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» review

Nicole Scherzinger – Big Fat Lie [review]

Posted on by Mikey Moscow in Music | Leave a comment

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Poor Nicole. Despite of all her efforts and promising promo deals, she never really evolved from ‘the ex-Pussycat Doll frontwoman’ into a full-fledged solo star. Her 2011’s debut LP (which wasn’t even released in the States) was very flamboyant and screamed ‘I’ve arrived’ on top of Nicole’s lungs but was a bit too Eurovisiony to really cement her status. And even though her best solo single so far was called ‘Don’t Hold Your Breath’, I did hold my breath for a proper ‘Nicole The Solo Artist’ moment: she surely has the voice, the moves and the looks of a potential pop slayer. Well, not this time for sure: with ‘Big Fat Lie’ she’s going for more ‘mature’ sound which means that we’re getting tons of medtempo tunes which is the least thing we’d expect or want from a girl who made a name for herself as the voice behind ‘Don’t Cha’ and ‘Buttons’.

Perhaps the personal approach to the album would work better if it had a big power ballad or two, but it’s nowhere to be seen as well. ‘Run’ and ‘On The rocks’ are both strong and emotional songs but they lack the spark that made Nicole such a fantastic performer in the past. Overall it’s questionable if there really were a lot of people in Nicole’s fanbase who craved a moody (even if well-produced) record from her. There is a cute little ‘it’s tough being a popstar’ moment in the form of the album’s title track and stripping all the layers seems to be the ongoing theme on the record but let’s be honest: Nicole was way more fun when she stuck to the actual stripping.

The big fat truth here is that the album’s quite solid: the production is consistent and multi-layered and the 90s influences are spot. It’s just hard to believe it will find its audience as Nicole never developed a steady fanbase with all her scrapped releases, failed international strategies and horrible time management. And the idea that in some happier alternative universe we could’ve gotten 5 years’ worth of The Pussycat Dolls bangers instead of this depressed little collection certainly doesn’t help.

6/10

‘Her’

Posted on by Mikey Moscow in Cinema | Leave a comment

A story about a man who falls in love with the voice inside his computer could’ve been told in a lot of ways. It could’ve been an absurd comedy. Or a psychological thriller. Or a satire about our gadget-obsessed times. Luckily, ‘Her’ is none of those things. It is an extremely poetic tale about our constant struggle to replace loneliness with happiness and our (usually failed) attempts to understand (and eventually love and accept) ourselves by trying to understand, love and accept another person. And much more than that.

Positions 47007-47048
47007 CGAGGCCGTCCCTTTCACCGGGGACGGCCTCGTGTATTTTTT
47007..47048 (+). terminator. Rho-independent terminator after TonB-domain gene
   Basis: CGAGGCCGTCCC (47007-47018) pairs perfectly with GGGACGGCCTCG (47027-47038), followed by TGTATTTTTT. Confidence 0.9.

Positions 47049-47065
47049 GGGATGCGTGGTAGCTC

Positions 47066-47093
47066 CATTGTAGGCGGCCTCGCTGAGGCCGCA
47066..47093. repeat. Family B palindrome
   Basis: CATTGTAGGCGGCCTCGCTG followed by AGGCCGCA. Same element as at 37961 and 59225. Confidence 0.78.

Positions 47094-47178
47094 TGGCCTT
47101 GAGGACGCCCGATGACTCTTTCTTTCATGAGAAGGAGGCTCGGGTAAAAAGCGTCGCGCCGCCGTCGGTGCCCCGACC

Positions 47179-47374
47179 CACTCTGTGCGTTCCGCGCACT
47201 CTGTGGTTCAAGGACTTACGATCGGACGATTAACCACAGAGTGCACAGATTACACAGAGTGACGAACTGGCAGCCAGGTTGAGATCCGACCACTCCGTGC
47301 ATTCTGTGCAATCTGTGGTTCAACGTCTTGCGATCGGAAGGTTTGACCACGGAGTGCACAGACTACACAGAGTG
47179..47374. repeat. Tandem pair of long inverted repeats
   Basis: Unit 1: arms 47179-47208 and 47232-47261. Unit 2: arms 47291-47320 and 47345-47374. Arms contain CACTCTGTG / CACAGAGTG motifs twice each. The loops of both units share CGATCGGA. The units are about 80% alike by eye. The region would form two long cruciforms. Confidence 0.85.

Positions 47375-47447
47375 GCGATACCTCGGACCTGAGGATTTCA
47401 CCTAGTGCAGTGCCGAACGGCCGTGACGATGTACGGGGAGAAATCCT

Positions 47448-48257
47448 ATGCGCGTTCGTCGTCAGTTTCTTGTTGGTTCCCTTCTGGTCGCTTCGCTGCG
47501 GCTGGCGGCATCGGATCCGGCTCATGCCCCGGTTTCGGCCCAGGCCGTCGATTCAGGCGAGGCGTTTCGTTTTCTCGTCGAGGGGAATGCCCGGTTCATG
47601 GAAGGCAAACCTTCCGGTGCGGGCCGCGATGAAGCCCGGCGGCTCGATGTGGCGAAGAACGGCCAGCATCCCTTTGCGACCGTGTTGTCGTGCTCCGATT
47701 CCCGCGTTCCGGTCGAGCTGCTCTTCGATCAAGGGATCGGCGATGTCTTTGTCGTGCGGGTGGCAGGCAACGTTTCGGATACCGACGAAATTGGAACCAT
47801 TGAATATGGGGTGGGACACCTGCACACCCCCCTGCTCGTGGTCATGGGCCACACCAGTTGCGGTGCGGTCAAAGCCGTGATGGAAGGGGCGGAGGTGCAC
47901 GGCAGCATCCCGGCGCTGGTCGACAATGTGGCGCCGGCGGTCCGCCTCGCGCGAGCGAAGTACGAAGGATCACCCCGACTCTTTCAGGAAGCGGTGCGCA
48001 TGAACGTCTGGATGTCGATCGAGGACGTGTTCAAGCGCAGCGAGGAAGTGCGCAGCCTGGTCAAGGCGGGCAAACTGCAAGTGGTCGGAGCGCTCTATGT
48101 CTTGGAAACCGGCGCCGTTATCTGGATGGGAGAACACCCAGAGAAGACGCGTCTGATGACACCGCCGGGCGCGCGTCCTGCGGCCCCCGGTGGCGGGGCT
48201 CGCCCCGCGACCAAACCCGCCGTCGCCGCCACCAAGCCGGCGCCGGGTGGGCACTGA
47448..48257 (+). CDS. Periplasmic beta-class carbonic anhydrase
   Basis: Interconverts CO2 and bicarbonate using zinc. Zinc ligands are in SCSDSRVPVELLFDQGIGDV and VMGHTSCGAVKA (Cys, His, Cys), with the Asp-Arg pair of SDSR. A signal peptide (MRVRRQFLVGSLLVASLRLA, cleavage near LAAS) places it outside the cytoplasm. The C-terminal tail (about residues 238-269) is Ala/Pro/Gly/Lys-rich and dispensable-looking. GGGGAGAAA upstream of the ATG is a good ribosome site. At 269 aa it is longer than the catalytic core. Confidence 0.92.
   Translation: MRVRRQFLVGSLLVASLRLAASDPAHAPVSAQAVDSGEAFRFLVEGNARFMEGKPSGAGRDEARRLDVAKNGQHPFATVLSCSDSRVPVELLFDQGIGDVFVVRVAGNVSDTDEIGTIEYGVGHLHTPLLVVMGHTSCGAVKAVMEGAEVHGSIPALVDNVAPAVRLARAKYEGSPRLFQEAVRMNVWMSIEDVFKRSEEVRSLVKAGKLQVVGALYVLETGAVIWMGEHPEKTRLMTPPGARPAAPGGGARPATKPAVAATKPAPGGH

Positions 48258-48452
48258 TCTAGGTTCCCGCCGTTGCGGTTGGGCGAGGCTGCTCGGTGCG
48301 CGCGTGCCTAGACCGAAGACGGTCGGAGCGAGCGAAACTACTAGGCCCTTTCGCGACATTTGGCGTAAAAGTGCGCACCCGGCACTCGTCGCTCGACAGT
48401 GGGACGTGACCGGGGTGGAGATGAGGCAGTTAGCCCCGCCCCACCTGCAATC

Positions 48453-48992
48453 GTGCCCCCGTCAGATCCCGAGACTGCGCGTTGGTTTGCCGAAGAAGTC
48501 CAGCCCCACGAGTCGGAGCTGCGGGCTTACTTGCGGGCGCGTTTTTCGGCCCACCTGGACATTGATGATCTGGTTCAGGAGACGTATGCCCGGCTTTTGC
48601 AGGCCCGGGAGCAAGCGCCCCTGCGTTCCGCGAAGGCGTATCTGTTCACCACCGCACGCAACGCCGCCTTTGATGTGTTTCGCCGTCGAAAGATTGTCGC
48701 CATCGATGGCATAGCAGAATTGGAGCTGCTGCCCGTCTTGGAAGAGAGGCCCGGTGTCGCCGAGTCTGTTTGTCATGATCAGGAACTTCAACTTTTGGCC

Watching ‘Her’ is an incredibly satisfying journey from every perspective: it makes you feel, think and devour its mesmerizing imagery all at the same time. The movie sets off as a clever social commentary (the main character works at a website that provides ‘beautiful handwritten letters to your loved ones’ – a truly unsettling concept) but quickly moves into a much more ambiguous world of human emotions and relationships. The greatest thing about ‘Her’ is that behind the façade of the ironic premise, it really is a typical story of two mismatched lovers: Samantha could’ve easily been a young lady with a fatal disease. Or a blind person. Or a man. But while the idea of lovers struggling to stay together despite of the circumstances is hardly a new one, the main power of ‘Her’ lays in the way the story told. The writing is thoughtful yet accessible: from Amy’s observation that love is ‘a socially acceptable form of insanity’ to Theodor’s confession that being with someone who’s excited about the world does make you feel good. But it’s Samantha and her constant self-discovery that creates the movie’s unique vibe: her journey is fascinating and frightfully familiar. This is a truly remarkable cinematic experience based on one of the most complicated yet believable love stories we’ve seen in the last several years.

Quick review of ‘The Hobbit: An Unexpected Journey’

Posted on by Mikey Moscow in Blog, Cinema | Leave a comment

‘An Unexpected Journey’ is pretty awesome in its details, yet in whole it looks pretty pointless. On one hand we have spectacular cinematography, impressive villains and the return of our beloved characters (the Gollum scene is a real masterpiece). On the other – the plot is all about ‘let’s go from A to B’, the movie is too slow-paced and it seriously lacks pathos (which works for a novel, but disappoints in the Jackson universe). At some point I got the impression that I was watching either a movie based on a videogame (‘Now there are trolls, now there are orcs!’) or an unreasonably expensive fanfic (which is closer to the truth). But Jackson is too busy persuading us that ‘Hobbit’ is a blockbuster and not just a naïve fantasy. While basing it on the story of gnomes (!) fighting for their enormous castle. At least in the finale (it may be a SPOILER) we get an impressive shot of something that Russian hipsters will most likely describe as pure SWAG: the dragon is sleeping inside the mountain made of pure gold. Now that’s something you don’t see on the big screen often these days (if only Die Antwoord were playing during that scene…). The verdict: it’s a very smooth top-quality production which has huge commercial potential, yet I think it would make much more sense to just re-watch the original trilogy.